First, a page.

Review by Joseph Tucker
A rookie police officer in New Orleans has to balance her identity as a black woman with her role as a police officer when she witnesses other police officers committing murder.
The short synopsis offered by IMDB of “Black and Blue” is as follows: “A rookie police officer in New Orleans has to balance her identity as a black woman with her role as a police officer when she witnesses other police officers committing murder.” Needless to say, I was excited but for reasons I shouldn’t be. Every year there seems to be a police shooting in which a white officer shoots a black individual in a manner that is usually unjustified and every year the accused officer(s) seem to get off without a hitch. Recently, here in Texas, a female officer shot a man in his own home and received a light sentence. A life was taken and the woman only received a few years. “Black and Blue” had a chance to comment on these incidents but fell short with every chance it received. This film can be looked at in two ways, as a film and only a film, or as a statement piece.
If you void the racial undertones of “Black and Blue,” you come out with a film that is worth the time of an average viewer but just barely. Naomie Harris plays Alicia West, a rookie who has returned to New Orleans to her old stomping ground and witnesses the murder of three individuals and spends the whole movie-making her way back to the precinct to upload her body cam footage to bring those responsible to justice. Her character must weave through back streets and weasel her way out of the hands of not only crooked cops but vengeful gang members as well. Her unwilling counterpart, nicknamed Mouse, is played by Tyrese Gibson and the two have good chemistry throughout as they are chased by a group of officers led by Terry Malone, a narcotics officer played by Frank Grillo. Grillo’s performance may have been good if the role he was given wasn’t the role you always see him in. A military-style grunt who just kicks in doors and yells stuff and reasons with a weapon. It very well could be his signature style, like Vin Diesel or Dawayne Johnson but it falls short and every twist the film wants to bring your way using his character, you can always see it coming a mile away. The one actor I expected more from than anyone was Mike Colter, who plays the vengeful gang leader named Darius who is after Harris’ character when he is told she killed his kin. Having been the lead in “Luke Cage” and a key part of “The Defenders,” which were both incredible, I figured he would be stupendous here. Even his recent debut on cable television as a co-star in the paranormal series “Evil” was worth a watch so I had faith but in the end, I was let down. His character was shallow and really only served one purpose, to get the lead characters to their arcs. There isn’t anything wrong with this but a character can be so much more than what Darius was. His character had little emotion and the writers seemed to rely on the fact that Colter was recognized as a man who beat everyone in previous projects.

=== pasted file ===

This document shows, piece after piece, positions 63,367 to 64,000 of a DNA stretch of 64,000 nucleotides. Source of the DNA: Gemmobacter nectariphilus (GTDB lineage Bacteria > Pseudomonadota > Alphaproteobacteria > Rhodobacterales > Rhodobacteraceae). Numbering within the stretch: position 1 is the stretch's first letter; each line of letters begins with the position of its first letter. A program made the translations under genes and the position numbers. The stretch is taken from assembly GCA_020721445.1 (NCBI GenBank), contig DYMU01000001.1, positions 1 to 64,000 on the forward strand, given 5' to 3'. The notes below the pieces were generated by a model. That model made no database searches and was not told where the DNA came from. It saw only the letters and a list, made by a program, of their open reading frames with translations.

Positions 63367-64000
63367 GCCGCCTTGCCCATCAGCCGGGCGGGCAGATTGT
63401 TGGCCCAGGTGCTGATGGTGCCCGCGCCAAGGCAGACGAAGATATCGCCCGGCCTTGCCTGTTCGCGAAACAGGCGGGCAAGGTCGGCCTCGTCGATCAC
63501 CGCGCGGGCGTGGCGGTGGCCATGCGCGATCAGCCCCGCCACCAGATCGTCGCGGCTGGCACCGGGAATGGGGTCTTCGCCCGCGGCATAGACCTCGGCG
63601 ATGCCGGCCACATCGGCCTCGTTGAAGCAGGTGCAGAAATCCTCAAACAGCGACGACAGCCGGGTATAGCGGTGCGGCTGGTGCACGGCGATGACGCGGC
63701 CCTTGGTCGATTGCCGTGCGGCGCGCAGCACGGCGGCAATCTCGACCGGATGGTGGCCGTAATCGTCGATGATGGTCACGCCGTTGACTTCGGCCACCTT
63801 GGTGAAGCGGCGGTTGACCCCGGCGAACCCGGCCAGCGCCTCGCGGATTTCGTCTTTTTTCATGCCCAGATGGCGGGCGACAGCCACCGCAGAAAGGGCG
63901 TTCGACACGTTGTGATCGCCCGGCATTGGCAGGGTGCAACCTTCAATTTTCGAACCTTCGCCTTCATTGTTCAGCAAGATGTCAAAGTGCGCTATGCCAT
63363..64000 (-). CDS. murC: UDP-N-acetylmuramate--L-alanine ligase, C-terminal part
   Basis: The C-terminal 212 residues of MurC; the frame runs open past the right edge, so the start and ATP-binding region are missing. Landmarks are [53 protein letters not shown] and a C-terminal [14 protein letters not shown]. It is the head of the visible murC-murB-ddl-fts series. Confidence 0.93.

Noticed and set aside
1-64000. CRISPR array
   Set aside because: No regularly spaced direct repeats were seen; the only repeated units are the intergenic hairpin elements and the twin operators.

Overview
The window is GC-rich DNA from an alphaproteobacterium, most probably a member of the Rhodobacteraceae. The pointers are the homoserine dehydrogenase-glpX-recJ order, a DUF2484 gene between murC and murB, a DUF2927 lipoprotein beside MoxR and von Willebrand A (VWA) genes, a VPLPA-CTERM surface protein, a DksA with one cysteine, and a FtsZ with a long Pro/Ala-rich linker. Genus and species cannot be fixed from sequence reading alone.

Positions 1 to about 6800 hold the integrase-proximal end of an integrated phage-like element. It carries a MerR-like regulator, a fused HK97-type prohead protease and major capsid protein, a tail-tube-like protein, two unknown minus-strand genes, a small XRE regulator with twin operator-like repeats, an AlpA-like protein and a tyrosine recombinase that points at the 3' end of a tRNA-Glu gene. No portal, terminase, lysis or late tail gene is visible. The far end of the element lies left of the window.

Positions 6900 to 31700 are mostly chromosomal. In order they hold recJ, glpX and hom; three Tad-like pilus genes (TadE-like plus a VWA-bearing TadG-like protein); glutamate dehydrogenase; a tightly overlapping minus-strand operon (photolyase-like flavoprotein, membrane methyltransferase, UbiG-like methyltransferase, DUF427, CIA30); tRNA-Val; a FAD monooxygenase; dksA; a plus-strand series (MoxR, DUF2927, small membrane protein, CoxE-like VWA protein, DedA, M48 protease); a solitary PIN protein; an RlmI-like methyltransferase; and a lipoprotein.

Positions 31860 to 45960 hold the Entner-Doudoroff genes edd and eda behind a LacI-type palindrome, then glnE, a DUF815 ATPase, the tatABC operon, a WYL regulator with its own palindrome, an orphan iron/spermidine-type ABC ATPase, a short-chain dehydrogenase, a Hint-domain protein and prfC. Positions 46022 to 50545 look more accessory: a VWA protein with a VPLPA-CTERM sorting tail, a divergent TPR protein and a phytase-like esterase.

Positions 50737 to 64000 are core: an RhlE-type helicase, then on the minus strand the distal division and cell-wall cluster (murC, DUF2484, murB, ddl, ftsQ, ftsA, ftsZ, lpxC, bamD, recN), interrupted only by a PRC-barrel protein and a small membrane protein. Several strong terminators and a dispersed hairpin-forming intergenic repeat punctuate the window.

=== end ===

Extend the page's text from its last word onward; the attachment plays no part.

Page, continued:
The film’s narrative isn’t anything new, rookie finds veterans in illegal cahoots and saves the day. What could have changed this from an average film to a great one is its opportunity to speak not only on racial issues but on police brutality. It pulled its punches in every turn and even had the audacity to start out with racially charged situation so you thought you were going to experience those situations the whole time. There were multiple scenes in which officers who were paired with Harris’ character were violent and unjust with the people who they were encountering and almost every time those situations were given an out or an excuse to do what they did, just like in real life. Maybe it was the suspect had a gun that the rookie hadn’t seen and the officer was saving her or it was the veteran officers having West’s back because they were “Blue” and they took care of their own. Regardless, the movie took its opportunities to be a piece that spoke out on racism and police brutality and threw it in the trash. Films have had a history of putting a female character in distress only for a male character to save her because she can’t do so herself. Films like “Spiderman: Far From Home” actually deleted a scene near the end of the third act between Peter and Mary Jane because it did just that, it made MJ seem like a weak damsel in distress and the director didn’t want that. They wanted a strong female character to inhabit the space. “Black and Blue” did the opposite of this at the very end. There is a moment that defines the film and in conclusion, a white officer saves her from a situation in which he created but it’s made to look like he is the hero. He is celebrated and praise is given to him freely which is the opposite of what this film needs. As a movie, this project is fine but if you are seeing it because you think it’s a positive talking point on the climate between the police and the public they serve, you will be disappointed.
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